Instead, her neighbour, a wife of a Jewish doctor, offered her services to the women. As it was usual in Turkey, she put on all kinds of jewels before leaving her house. As a result, the yashmak-covered strangers turned out to be dressed-up janissaries - cruel Turkish soldiers - who robbed and killed the doctor’s wife.

Being a doctor in Istanbul was indeed a dangerous business. Once, Jakub Chaĺpir, husband of Salamieja, failed to treat a Turkish official of a serious illness. The official died, and his relatives threatened to appeal for sentencing Jakub to death. However, Salamieja managed to persuade them to settle for money compensation. Jakub was saved, but his wife did not give up. She began her own investigation and soon her suspicion fell on a Portuguese doctor Fonseca, a major rival of her husband. According to historians, he was quite a remarkable person who served as a personal doctor to Sultan Ahmed III and also treated the Swedish king Charles XII after his fiasco in the battle against Russia in Poltava. Salamieja found out that Fonseca visited her husband while he prepared the medicine for the unfortunate official. She accused Fonseca of mixing a poison into the cure in order to get rid of the rival doctor. The looming court hearing scared Fonseca out of his senses. He agreed to pay the money fine instead of Jakub. However, some time later the Portuguese doctor avenged on Salamieja. He persuaded Hakim Pasha, an Ottoman official who was responsible for medicine in the Empire, to bar Salamieja from treating men. However, after she successfully cured another Ottoman official of urolithiasis, the ban was lifted. The medical system of the Ottoman Empire showed surprising flexibility in such matters.

Doctor to Balkan Robbers

In 1735 Chaĺpir went to Bosnia. Some time later Salamieja followed him with her small daughter and an old crippled Tatar man Jazep Krymil, who knew various Slavic languages and served as an interpreter.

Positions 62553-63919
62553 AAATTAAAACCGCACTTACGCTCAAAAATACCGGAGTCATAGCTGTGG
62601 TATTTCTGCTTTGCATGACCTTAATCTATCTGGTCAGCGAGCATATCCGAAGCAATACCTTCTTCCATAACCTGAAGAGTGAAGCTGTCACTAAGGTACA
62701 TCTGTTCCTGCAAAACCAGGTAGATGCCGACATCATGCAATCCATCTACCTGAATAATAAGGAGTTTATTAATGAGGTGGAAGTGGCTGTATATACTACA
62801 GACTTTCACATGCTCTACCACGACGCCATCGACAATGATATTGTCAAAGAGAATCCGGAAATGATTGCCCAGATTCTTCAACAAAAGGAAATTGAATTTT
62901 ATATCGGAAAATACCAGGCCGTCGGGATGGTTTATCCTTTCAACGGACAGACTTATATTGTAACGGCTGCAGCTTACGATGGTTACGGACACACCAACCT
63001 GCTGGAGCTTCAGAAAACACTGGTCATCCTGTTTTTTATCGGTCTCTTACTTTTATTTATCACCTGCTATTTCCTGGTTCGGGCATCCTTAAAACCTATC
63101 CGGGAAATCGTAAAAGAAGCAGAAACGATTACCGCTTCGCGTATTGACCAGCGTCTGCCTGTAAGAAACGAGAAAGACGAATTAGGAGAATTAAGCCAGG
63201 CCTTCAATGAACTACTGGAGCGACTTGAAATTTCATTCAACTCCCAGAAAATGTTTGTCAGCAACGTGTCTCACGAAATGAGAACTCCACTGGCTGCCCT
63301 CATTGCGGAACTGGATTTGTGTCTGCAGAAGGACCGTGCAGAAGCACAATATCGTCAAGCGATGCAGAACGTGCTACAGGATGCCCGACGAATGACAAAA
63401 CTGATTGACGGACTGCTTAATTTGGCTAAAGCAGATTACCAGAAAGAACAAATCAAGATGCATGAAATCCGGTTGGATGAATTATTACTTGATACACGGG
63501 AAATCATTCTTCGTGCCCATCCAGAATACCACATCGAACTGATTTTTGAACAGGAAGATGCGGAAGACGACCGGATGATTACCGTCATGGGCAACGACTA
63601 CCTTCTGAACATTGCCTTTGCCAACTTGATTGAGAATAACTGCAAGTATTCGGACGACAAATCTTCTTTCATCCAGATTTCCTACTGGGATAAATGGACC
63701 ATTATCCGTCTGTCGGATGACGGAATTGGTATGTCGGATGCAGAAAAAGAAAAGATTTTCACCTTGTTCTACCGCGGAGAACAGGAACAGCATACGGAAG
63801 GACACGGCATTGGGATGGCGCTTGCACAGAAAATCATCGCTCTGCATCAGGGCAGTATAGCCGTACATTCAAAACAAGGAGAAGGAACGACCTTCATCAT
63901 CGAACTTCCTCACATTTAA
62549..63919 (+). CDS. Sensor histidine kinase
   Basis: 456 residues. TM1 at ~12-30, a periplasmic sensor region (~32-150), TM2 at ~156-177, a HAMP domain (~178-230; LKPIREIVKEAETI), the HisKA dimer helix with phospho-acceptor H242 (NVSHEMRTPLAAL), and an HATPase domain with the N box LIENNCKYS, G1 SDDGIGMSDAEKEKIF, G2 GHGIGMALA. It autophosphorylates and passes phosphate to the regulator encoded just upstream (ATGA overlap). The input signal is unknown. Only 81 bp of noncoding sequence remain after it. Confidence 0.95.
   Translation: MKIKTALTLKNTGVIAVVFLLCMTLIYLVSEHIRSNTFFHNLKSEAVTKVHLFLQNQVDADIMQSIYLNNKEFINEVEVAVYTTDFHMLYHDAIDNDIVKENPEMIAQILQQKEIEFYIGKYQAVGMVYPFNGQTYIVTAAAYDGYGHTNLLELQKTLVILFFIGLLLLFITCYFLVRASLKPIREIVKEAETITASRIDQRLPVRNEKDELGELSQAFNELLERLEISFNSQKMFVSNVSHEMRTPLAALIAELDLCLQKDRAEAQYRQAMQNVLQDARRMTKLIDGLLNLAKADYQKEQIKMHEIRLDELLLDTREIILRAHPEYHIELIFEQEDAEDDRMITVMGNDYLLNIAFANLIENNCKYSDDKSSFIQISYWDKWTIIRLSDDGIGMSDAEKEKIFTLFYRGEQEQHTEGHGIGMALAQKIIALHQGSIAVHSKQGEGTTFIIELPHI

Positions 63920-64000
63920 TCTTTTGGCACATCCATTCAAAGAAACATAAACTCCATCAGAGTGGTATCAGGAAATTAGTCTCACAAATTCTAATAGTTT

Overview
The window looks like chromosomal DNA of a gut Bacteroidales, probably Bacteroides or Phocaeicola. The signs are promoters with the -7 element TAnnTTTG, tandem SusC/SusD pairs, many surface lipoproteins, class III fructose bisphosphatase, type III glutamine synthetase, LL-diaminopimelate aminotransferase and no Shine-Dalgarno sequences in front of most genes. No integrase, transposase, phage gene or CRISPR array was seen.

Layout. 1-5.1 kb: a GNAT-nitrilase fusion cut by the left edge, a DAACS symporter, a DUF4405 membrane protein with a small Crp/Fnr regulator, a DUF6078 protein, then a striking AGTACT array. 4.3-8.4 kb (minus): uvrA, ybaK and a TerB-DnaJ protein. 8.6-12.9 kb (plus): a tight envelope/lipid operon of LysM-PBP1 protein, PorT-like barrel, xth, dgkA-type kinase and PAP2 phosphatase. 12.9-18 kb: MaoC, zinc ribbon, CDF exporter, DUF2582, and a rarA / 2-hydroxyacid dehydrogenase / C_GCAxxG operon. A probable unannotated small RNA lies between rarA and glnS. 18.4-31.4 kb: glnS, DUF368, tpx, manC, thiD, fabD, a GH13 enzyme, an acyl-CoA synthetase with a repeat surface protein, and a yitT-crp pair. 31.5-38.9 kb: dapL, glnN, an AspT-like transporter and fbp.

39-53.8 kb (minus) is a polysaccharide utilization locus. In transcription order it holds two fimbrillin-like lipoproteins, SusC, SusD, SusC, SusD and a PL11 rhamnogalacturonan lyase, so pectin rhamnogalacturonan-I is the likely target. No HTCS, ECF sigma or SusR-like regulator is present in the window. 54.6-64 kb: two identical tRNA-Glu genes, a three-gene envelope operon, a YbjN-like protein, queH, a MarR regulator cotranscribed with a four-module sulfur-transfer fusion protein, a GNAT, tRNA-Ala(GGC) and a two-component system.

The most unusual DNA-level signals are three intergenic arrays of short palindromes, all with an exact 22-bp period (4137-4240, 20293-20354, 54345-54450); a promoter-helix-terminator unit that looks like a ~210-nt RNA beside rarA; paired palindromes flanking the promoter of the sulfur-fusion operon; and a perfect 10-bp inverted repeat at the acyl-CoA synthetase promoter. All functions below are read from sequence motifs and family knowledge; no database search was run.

The journey was full of various encounters. Salamieja describes a whole raw of characters she had treated. She discovered a smart way of getting to know potential clients. Salamieja attended Turkish women baths, which were something like clubs where women could entertain themselves by singing, dancing, and chatting. Every time someone complained about poor health or had a sick relative, Salamieja offered her help.

In the city of Filibe (today, Plovdiv in Bulgaria) the doctor had an accident which almost cost Salamieja her life. She attended a sick 7-year-old daughter of the city’s nasir (commandant). Salamieja treated her against helminths with an herb and acid elixir she had prepared. Having drunk a couple of drops of it, the girl died. The furious father was about to kill the doctor. Salamieja saved herself only by drinking the rest of the medicine in front him.

In order to reach the city of Sophia, Salamieja needed to cross the Balkan Mountains. Dressed up as a man, she joined a caravan of tradesmen. However, the disguise did not help Salamieja when the caravan was attacked by the notorious robber gang of Hussein the Red-Headed. He needed a good doctor and seized the opportunity to get one after his spies had informed the gang chief about Salamieja joining the caravan.
Salamieja was brought to the seat of the robbers, which was situated in a valley. “It felt like we came down from the skies” describes Salamieja their descent from mountains. The town which served as the gang’s refuge was obviously situated somewhere in the Karlovy Vary region. Salamieja was fascinated with its healing hot mineral water springs.

In about 40 days Salamieja cured the relative of Hussein the Red-Headed who could not walk; she also treated the gang’s chief swollen eyes. Hussein gave her a generous reward and provided the honorary convoy to Sofia. She also found out, that her fellow co-travelers from the caravan had been killed by the gang.

Husband for a Price

In Sofia Salamieja began to work as a doctor at a harem of a local pasha called Köprűlű. There she finally had a meeting with her husband, who came for a treatment to a local mineral spa. Chaĺpir was accompanied by an Italian, member of the Knights of Malta, who was held captive by the Turkish army.